I love the Keys. In fact, I had the pleasure of living in Key West for 6 years in the ’90s. The Keys, for those who don’t know, are a long chain of islands extending out into the Atlantic south of Miami and Fort Myers in Florida. The chain of islands is connected by the “Overseas Highway” or US-1 which starts at the heart of downtown Key West and passes through the islands up the east coast to Ft. Kent, Maine.Пеликаны
“Islands” is really a misnomer for the Keys. In most cases, they are just dead coral reef growth with Mangrove trees making up the bulk of the “Island”. In many cases, a given island might just be a block of coral and mangrove with a cement road running down the middle. Of course there are tons of resources that describe the Keys.
This trip involves me traveling to Key Largo and Taveriner to train. One of the great things about the keys are the sunsets. Its almost a religion in the Keys. Every visitor has to take in sunset at least once. So one of my goals for this trip was to capture a sunset.
With a threat of rain all week (normal for the Keys) I was hoping to get a decent sunset. The problem would be finding a location to shoot from. I decided to eat dinner at the Islamorada Fish Company which is on Florida Bay aide of the keys. Great choice, they had a nice palm tree laden micro-beach with a couple of boat docks and tiki-torches to view sunset from.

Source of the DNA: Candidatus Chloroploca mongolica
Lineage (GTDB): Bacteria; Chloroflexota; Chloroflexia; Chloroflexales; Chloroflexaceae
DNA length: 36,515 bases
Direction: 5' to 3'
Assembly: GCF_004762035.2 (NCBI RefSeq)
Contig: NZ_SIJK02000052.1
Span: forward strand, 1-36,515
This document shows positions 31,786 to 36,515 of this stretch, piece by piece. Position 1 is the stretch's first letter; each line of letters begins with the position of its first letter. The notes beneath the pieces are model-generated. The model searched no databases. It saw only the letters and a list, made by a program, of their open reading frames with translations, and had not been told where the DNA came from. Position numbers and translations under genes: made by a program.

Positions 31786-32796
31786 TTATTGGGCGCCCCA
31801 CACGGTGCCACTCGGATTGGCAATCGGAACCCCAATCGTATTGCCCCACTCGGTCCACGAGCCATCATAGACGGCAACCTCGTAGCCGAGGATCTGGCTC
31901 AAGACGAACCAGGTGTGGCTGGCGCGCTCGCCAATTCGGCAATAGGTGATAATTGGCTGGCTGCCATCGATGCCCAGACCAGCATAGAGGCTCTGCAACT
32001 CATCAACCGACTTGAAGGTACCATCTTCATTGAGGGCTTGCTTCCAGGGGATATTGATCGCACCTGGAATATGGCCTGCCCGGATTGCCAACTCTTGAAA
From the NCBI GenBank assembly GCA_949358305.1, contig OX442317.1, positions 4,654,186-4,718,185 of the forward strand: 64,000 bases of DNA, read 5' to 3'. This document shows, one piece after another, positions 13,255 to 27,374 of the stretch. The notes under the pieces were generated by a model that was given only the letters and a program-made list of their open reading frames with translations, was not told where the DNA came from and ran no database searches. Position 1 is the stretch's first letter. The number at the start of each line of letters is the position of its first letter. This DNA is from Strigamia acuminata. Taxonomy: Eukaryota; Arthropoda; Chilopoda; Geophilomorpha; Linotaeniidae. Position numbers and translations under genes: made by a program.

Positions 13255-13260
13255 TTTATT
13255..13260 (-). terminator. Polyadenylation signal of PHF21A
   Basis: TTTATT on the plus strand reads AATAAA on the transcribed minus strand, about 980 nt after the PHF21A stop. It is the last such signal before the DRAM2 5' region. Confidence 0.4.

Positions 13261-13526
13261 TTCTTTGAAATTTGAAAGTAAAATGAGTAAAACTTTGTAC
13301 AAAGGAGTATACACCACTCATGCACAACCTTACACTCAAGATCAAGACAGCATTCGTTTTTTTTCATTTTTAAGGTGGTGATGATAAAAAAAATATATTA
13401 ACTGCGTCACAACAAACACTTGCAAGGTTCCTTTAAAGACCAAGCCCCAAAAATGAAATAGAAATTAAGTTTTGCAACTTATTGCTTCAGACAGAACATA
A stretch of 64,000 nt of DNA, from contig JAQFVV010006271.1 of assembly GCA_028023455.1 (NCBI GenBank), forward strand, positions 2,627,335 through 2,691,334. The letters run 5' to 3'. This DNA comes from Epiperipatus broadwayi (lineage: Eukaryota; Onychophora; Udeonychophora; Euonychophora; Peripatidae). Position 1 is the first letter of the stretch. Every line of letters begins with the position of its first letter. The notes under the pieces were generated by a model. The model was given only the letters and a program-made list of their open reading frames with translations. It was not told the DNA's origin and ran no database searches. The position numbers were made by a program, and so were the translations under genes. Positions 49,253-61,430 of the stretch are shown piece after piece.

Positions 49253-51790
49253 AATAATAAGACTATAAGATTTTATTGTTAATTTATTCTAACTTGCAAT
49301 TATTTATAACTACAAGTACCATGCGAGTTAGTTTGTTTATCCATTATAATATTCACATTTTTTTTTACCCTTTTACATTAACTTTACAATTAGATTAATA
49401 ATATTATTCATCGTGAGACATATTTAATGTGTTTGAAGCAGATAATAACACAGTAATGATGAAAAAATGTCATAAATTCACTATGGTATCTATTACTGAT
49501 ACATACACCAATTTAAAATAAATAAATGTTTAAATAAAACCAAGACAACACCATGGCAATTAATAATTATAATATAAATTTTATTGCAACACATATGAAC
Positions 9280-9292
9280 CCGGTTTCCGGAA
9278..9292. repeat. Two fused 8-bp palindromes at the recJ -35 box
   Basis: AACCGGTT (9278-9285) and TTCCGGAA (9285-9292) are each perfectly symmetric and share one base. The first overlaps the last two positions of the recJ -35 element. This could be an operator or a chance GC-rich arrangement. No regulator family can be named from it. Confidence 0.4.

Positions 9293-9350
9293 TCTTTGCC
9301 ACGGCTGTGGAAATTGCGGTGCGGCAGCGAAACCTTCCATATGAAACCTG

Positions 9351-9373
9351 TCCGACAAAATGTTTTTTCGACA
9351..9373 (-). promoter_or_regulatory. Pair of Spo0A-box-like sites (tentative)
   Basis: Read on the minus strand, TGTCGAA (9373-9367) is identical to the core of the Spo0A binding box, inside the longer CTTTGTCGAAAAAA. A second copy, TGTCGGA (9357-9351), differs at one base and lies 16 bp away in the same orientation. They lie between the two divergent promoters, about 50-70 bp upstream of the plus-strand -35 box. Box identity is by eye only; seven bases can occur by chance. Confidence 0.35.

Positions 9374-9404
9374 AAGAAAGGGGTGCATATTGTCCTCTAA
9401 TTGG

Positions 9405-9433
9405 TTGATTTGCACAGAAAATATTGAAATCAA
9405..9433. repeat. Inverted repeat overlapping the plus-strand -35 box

With around 100 people milling around, getting a shot with just the landscape was going to be impossible. But as the sun headed for a mangrove island on the horizon, we were treated to a lovely sunset.
Right until the sun’s disc neared the horizon.
A build up of clouds at the horizon filtered the sun’s light to a point where it was a faint orange circle. Many people were disappointed at not seeing the final act but overall it was a wonderful experience.